## Numerical Equivalence Testing

Test numerical equivalence between model components and production code that you generate from the components by using GPU acceleration and processor-in-the-loop (PIL) simulations.

With a GPU acceleration simulation, you test source code on your development computer. With a PIL simulation, you test the compiled object code that you intend to deploy on a target hardware by running the object code on real target hardware. To determine whether model components and generated code are numerically equivalent, compare GPU acceleration and PIL results against normal mode results.

### Target Connectivity Configuration for PIL

Before you can run PIL simulations, you must configure target connectivity. The target connectivity configuration enables the PIL simulation to:

• Build the target application.

• Support communication between Simulink® and the target.

To produce a target connectivity configuration for hardware platforms such as NVIDIA® DRIVE and Jetson, you must install the GPU Coder™ Support Package for NVIDIA GPUs.

#### Target Board Requirements

• NVIDIA DRIVE or Jetson embedded platform.

• Ethernet crossover cable to connect the target board and host PC (if the target board cannot be connected to a local network).

• NVIDIA CUDA® toolkit installed on the board.

• Environment variables on the target for the compilers and libraries. For information on the supported versions of the compilers, libraries, and their setup, see Install and Setup Prerequisites for NVIDIA Boards (GPU Coder Support Package for NVIDIA GPUs).

#### Create a Live Hardware Connection Object

The support package software uses an SSH connection over TCP/IP to execute commands while building and running the generated CUDA code on the DRIVE or Jetson platforms. Connect the target platform to the same network as the host computer or use an Ethernet crossover cable to connect the board directly to the host computer. Refer to the NVIDIA documentation on how to set up and configure your board.

To communicate with the NVIDIA hardware, you must create a live hardware connection object by using the `jetson` (GPU Coder Support Package for NVIDIA GPUs) or `drive` (GPU Coder Support Package for NVIDIA GPUs) function. To create a live hardware connection object using the function, provide the host name or IP address, user name, and password of the target board. For example to create live object for Jetson hardware:

```hwobj = jetson('192.168.1.15','ubuntu','ubuntu'); ```

The software performs a check of the hardware, compiler tools, libraries, IO server installation, and gathers peripheral information on target. This information is displayed in the command window.

```Checking for CUDA availability on the Target... Checking for NVCC in the target system path... Checking for CUDNN library availability on the Target... Checking for TensorRT library availability on the Target... Checking for Prerequisite libraries is now complete. Fetching hardware details... Fetching hardware details is now complete. Displaying details. Board name : NVIDIA Jetson TX2 CUDA Version : 9.0 cuDNN Version : 7.0 TensorRT Version : 3.0 Available Webcams : UVC Camera (046d:0809) Available GPUs : NVIDIA Tegra X2 ```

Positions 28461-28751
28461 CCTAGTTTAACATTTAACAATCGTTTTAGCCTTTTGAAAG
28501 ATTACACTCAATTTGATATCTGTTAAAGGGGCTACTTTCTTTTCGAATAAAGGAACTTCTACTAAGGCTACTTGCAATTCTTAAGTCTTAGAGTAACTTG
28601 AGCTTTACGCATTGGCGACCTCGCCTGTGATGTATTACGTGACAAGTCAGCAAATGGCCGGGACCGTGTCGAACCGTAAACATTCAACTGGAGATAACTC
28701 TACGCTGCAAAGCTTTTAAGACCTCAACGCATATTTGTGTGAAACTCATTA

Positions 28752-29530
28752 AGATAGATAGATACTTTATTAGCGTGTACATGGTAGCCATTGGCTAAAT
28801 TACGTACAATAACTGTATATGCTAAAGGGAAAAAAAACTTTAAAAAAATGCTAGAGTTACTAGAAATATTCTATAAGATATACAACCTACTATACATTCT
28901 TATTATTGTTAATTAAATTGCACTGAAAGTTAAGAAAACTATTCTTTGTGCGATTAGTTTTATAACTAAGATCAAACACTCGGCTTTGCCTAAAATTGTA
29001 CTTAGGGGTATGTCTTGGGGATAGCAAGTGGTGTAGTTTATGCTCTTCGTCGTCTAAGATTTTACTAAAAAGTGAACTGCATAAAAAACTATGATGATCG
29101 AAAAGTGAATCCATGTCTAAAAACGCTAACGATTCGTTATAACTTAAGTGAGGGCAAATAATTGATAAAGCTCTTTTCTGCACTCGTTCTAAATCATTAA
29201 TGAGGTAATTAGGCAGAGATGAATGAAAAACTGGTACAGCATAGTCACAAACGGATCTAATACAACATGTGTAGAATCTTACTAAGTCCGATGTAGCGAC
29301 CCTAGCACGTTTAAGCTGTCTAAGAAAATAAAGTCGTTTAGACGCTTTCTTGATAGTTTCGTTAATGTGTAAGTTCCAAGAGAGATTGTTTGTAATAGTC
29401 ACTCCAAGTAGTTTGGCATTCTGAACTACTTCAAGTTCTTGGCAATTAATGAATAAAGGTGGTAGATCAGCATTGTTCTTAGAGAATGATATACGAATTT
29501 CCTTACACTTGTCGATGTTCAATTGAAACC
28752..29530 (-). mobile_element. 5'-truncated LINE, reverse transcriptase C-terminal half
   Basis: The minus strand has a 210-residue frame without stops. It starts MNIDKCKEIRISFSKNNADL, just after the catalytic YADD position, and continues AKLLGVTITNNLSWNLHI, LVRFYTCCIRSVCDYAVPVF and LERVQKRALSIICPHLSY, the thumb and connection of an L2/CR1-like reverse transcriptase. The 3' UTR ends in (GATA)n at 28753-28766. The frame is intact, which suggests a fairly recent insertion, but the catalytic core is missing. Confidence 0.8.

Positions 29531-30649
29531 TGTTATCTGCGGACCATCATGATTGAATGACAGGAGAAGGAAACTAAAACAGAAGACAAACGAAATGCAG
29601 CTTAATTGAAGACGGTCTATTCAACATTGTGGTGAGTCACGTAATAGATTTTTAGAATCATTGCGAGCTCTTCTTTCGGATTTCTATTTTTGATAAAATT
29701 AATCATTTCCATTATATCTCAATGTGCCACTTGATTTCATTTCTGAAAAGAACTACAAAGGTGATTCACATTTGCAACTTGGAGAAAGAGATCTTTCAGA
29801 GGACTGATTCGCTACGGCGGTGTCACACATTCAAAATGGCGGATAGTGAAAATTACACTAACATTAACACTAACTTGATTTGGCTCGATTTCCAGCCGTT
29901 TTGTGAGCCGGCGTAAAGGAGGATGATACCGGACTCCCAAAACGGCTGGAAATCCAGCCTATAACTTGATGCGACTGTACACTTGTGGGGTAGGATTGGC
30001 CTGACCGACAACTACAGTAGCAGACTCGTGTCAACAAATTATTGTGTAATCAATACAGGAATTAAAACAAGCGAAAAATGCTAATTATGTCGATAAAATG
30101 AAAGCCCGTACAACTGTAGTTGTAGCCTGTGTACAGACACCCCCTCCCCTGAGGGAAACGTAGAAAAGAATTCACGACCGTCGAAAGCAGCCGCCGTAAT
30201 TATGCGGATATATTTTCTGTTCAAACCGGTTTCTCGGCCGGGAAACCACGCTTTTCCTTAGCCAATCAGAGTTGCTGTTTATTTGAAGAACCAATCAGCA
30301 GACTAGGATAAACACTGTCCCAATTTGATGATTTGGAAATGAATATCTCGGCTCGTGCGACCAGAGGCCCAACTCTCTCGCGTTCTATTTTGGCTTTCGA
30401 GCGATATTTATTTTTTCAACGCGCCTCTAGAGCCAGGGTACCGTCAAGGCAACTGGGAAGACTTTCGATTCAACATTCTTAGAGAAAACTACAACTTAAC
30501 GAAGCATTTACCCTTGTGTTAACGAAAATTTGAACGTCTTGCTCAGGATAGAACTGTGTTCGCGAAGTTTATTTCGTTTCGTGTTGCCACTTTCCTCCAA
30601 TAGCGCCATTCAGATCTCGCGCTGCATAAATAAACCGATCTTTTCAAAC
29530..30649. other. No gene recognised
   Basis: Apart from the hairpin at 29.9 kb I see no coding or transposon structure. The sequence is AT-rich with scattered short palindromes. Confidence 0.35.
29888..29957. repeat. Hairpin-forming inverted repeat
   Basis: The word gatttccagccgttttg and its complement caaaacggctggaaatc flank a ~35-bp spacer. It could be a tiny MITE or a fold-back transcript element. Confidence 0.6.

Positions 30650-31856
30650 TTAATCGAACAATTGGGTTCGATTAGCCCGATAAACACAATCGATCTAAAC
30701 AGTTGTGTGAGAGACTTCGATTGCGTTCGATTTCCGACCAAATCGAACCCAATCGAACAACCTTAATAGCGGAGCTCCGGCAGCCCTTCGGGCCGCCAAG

Alternatively, to create live object for DRIVE hardware:

```hwobj = drive('92.168.1.16','nvidia','nvidia'); ```

Note

If there is a connection failure, a diagnostics error message is reported on the MATLAB® command window. If the connection has failed, the most likely cause is incorrect IP address or host name.

### Example: The Mandelbrot Set

#### Description

You do not have to be familiar with the algorithm in the example to complete the tutorial.

The Mandelbrot set is the region in the complex plane consisting of the values z0 for which the trajectories defined by this equation remain bounded at k→∞.

`${z}_{k+1}={z}_{k}^{2}+{z}_{0},\text{ }k=0,\text{\hspace{0.17em}}1,\text{ }\text{\hspace{0.17em}}\dots$`

The overall geometry of the Mandelbrot set is shown in the figure. This view does not have the resolution to show the richly detailed structure of the fringe just outside the boundary of the set. At increasing magnifications, the Mandelbrot set exhibits an elaborate boundary that reveals progressively finer recursive detail.

#### Algorithm

For this tutorial, pick a set of limits that specify a highly zoomed part of the Mandelbrot set in the valley between the main cardioid and the p/q bulb to its left. A 1000x1000 grid of real parts (x) and imaginary parts (y) is created between these two limits. The Mandelbrot algorithm is then iterated at each grid location. An iteration number of 500 is enough to render the image in full resolution.

```maxIterations = 500; gridSize = 1000; xlim = [-0.748766713922161,-0.748766707771757]; ylim = [0.123640844894862,0.123640851045266];```

This tutorial uses an implementation of the Mandelbrot set by using standard MATLAB commands running on the CPU. This implementation is based on the code provided in the Experiments with MATLAB e-book by Cleve Moler. This calculation is vectorized such that every location is updated simultaneously.

### GPU Acceleration or PIL Simulation with a Top Model

Test generated model code by running a top-model PIL simulation. With this approach:

• You test code generated from the top model, which uses the standalone code interface.

• You configure the model to load test vectors or stimulus inputs from the MATLAB workspace.